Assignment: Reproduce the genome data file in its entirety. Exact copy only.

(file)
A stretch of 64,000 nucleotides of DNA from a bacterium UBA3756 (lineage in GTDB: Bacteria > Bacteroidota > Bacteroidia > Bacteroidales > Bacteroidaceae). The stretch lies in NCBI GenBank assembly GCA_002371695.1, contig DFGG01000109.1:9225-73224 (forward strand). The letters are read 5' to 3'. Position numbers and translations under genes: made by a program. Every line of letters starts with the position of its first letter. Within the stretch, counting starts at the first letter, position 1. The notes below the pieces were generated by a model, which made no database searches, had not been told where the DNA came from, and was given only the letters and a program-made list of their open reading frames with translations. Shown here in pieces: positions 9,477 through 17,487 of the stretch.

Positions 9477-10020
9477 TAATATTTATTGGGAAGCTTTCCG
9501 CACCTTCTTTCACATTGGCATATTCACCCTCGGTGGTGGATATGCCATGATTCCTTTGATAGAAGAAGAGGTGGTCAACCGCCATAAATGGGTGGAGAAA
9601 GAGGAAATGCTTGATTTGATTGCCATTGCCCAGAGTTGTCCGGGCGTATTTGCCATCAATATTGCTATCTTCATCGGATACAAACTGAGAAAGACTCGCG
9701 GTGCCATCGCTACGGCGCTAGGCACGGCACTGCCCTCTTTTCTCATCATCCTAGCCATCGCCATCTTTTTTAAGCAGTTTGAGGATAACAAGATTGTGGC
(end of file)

A stretch of 64,000 nucleotides of DNA from a bacterium UBA3756 (lineage in GTDB: Bacteria > Bacteroidota > Bacteroidia > Bacteroidales > Bacteroidaceae). The stretch lies in NCBI GenBank assembly GCA_002371695.1, contig DFGG01000109.1:9225-73224 (forward strand). The letters are read 5' to 3'. Position numbers and translations under genes: made by a program. Every line of letters starts with the position of its first letter. Within the stretch, counting starts at the first letter, position 1. The notes below the pieces were generated by a model, which made no database searches, had not been told where the DNA came from, and was given only the letters and a program-made list of their open reading frames with translations. Shown here in pieces: positions 9,477 through 17,487 of the stretch.

Positions 9477-10020
9477 TAATATTTATTGGGAAGCTTTCCG
9501 CACCTTCTTTCACATTGGCATATTCACCCTCGGTGGTGGATATGCCATGATTCCTTTGATAGAAGAAGAGGTGGTCAACCGCCATAAATGGGTGGAGAAA
9601 GAGGAAATGCTTGATTTGATTGCCATTGCCCAGAGTTGTCCGGGCGTATTTGCCATCAATATTGCTATCTTCATCGGATACAAACTGAGAAAGACTCGCG
9701 GTGCCATCGCTACGGCGCTAGGCACGGCACTGCCCTCTTTTCTCATCATCCTAGCCATCGCCATCTTTTTTAAGCAGTTTGAGGATAACAAGATTGTGGC